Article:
ECONOMY

FirstFT: Chinese media back expanded regulatory crackdown

Chinese politics & policy updates

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A blogger’s tirade endorsed widely by Chinese state media has called for Beijing’s snowballing regulatory overhaul to target the high costs of housing, education and healthcare while also instituting deep reforms to finance and cultural industries.

“This is a transformation from capital-centred to people-centred,” the writer said, adding that those who sought to block the deep reform efforts would be “discarded”.

The commentary, originally published by a popular nationalist blogger, has been shared by China’s biggest state and party-controlled media outlets including Xinhua news agency, the People’s Daily and CCTV television network, indicating the broad degree of state support.

It was published as investors and companies across China braced themselves for the next step in Beijing’s expansive tech crackdown, which has hit the ecommerce, education, fintech, ride-hailing and gaming sectors and raised alleged abuses of laws governing data security, antitrust enforcement and labour and consumer rights.

Thanks for reading FirstFT Asia. Does Beijing’s regulatory crackdown have implications for your industry? Share your thoughts with me at [email protected] — Emily

Five more stories in the news

1. Biden defends Afghanistan exit in White House speech The president launched his most forceful defence yet of the US’s chaotic pullout from the Asian country, a day after the last US troops flew out of Kabul and ended their 20-year military presence there.

  • Go deeper: With the US gone, the Taliban will show its true colours on human rights and its vow to form an “inclusive” government. Follow our latest coverage of Afghanistan on FT.com.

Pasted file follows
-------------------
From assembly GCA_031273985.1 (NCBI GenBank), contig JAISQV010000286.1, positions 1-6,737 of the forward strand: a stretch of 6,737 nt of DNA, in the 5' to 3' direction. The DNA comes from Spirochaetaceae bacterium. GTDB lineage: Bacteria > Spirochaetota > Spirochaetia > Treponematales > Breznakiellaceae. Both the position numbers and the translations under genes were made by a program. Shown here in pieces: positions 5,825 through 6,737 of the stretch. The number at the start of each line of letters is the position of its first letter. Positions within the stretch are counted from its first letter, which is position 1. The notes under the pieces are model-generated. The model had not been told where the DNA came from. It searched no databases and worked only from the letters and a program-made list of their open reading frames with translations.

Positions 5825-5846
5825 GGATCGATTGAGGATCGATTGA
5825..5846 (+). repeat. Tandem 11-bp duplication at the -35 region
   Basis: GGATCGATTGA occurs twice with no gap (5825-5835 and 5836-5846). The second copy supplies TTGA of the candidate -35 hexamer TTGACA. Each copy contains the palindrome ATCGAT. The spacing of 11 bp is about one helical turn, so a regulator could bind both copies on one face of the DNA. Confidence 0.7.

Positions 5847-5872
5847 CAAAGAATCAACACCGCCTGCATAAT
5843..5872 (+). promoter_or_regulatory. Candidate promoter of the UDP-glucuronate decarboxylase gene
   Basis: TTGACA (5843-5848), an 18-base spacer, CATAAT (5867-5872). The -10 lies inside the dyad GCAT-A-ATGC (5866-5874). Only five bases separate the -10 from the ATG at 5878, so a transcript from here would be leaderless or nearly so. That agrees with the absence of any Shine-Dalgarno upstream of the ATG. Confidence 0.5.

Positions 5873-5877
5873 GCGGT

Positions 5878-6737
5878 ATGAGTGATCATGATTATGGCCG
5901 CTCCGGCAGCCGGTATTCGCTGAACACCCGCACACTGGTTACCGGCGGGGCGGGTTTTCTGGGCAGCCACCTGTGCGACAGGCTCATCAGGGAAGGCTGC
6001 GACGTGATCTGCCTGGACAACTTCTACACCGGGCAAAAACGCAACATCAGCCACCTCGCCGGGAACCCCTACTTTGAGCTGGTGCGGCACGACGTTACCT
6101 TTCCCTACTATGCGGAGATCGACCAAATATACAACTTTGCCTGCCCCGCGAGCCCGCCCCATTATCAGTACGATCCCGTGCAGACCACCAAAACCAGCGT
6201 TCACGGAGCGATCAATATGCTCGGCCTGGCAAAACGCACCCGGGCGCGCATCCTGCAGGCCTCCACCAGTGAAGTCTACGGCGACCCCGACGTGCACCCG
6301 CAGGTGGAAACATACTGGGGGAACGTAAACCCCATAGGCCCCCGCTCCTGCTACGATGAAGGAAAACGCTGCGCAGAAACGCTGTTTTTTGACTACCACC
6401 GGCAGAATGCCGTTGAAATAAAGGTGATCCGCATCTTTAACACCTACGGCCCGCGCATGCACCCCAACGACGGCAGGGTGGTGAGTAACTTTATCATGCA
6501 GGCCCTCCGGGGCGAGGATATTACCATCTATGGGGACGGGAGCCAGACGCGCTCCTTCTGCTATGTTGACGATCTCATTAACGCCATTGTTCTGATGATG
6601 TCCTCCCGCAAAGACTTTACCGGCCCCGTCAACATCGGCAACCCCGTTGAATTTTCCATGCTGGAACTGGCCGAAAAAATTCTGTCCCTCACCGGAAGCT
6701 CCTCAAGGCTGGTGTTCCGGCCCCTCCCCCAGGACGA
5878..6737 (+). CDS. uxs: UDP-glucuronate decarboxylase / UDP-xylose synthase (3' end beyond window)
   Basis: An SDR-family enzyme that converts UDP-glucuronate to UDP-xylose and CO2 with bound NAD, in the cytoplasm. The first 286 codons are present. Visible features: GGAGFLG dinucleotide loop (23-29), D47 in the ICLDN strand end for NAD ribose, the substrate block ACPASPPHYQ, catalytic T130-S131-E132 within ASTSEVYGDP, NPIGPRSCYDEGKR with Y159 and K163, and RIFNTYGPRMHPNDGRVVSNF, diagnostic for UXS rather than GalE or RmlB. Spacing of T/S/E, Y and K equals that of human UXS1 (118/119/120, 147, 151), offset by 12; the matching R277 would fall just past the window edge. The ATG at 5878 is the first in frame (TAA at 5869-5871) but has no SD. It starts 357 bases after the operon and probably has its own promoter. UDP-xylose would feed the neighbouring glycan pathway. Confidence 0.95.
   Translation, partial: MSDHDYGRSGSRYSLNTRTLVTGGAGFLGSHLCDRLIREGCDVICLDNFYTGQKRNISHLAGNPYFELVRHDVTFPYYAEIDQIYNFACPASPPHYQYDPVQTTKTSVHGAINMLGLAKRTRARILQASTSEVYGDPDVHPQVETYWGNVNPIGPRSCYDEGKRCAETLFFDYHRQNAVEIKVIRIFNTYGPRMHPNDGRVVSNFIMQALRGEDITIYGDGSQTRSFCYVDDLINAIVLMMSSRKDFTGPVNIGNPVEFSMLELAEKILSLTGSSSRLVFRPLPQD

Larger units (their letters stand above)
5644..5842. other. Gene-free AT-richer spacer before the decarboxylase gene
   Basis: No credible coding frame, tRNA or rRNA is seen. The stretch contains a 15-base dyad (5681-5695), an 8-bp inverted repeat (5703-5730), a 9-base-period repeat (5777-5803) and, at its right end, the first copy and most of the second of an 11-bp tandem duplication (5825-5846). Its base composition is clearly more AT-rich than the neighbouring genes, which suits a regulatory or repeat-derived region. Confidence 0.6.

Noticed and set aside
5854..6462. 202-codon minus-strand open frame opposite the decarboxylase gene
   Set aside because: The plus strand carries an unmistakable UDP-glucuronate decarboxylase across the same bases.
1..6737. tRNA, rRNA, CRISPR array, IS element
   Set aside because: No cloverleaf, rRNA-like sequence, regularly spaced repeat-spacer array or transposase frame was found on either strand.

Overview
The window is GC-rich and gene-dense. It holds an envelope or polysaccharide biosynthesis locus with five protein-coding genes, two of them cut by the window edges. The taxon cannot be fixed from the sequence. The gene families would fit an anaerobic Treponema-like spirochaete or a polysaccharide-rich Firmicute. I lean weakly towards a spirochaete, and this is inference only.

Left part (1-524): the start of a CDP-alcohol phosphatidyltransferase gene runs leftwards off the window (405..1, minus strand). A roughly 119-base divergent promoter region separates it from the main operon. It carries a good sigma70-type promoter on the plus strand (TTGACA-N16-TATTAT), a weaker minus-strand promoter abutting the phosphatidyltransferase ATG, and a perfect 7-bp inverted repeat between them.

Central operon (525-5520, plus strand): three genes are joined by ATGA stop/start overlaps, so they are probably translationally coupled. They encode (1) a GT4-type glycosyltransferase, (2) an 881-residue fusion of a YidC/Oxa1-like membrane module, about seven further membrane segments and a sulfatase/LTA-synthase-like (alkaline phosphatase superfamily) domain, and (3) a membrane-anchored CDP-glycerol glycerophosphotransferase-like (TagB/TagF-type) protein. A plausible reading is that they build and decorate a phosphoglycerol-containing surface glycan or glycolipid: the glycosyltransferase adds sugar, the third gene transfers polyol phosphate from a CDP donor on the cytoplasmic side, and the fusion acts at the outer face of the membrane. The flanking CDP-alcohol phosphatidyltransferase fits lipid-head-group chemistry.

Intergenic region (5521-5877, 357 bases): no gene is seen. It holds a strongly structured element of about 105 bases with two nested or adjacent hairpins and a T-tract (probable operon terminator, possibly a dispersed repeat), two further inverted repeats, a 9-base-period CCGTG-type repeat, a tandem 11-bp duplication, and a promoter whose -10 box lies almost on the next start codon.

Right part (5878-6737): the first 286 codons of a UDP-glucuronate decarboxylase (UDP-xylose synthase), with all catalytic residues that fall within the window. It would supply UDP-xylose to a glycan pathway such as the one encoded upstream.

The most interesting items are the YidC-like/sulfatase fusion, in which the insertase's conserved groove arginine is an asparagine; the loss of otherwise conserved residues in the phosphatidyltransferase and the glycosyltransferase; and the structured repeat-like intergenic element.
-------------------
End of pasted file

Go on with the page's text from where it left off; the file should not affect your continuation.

2. Heavily indebted Chinese developer warns of default risk Evergrande has warned it risks defaulting on its debt if it fails to raise cash, as China’s most heavily indebted property developer battles to stave off an unfolding liquidity crisis.

3. Theranos founder’s trial begins Elizabeth Holmes, founder of the blood testing start-up, appeared in court yesterday as jury selection began in one of the largest trials involving alleged fraud in Silicon Valley.

Elizabeth Holmes outside court on Tuesday. Her company Theranos had been hailed as a revolutionary start-up before crumbling as evidence accumulated against the accuracy of its technology © Nic Coury/AP © AFP via Getty Images

4. South Korean law hits Google and Apple’s app stores South Korea has become the first country in the world to attack the lucrative commissions charged by the tech groups’s app stores, after passing a law that will let mobile phone users pay software developers directly for their apps.

5. Hohn calls for Canadian National CEO to resign over rail deal UK hedge fund manager Chris Hohn has demanded that CN abandon its $34bn pursuit of Kansas City Southern, after the US railroad regulator rejected the way the transaction was structured as it held the potential to harm the public interest. 

Coronavirus digest

  • South Korea has proposed a budget for 2022 that would maintain record aggressive fiscal spending to try to deal with the fallout of the pandemic.

  • Experts at the annual Biological Weapons Convention have called for tougher powers to enforce the treaty as the Covid-19 pandemic sharpens global awareness of biological threats.

  • In the US, QR codes are increasingly replacing low-age service staff as the pandemic spurs automation.

  • A shortage of new cars owing to the semiconductor supply crunch is spurring a once-in-a-lifetime boom in the second-hand car market.

Column chart of Year-on-year change (%) showing The pandemic sparked a surge in used car prices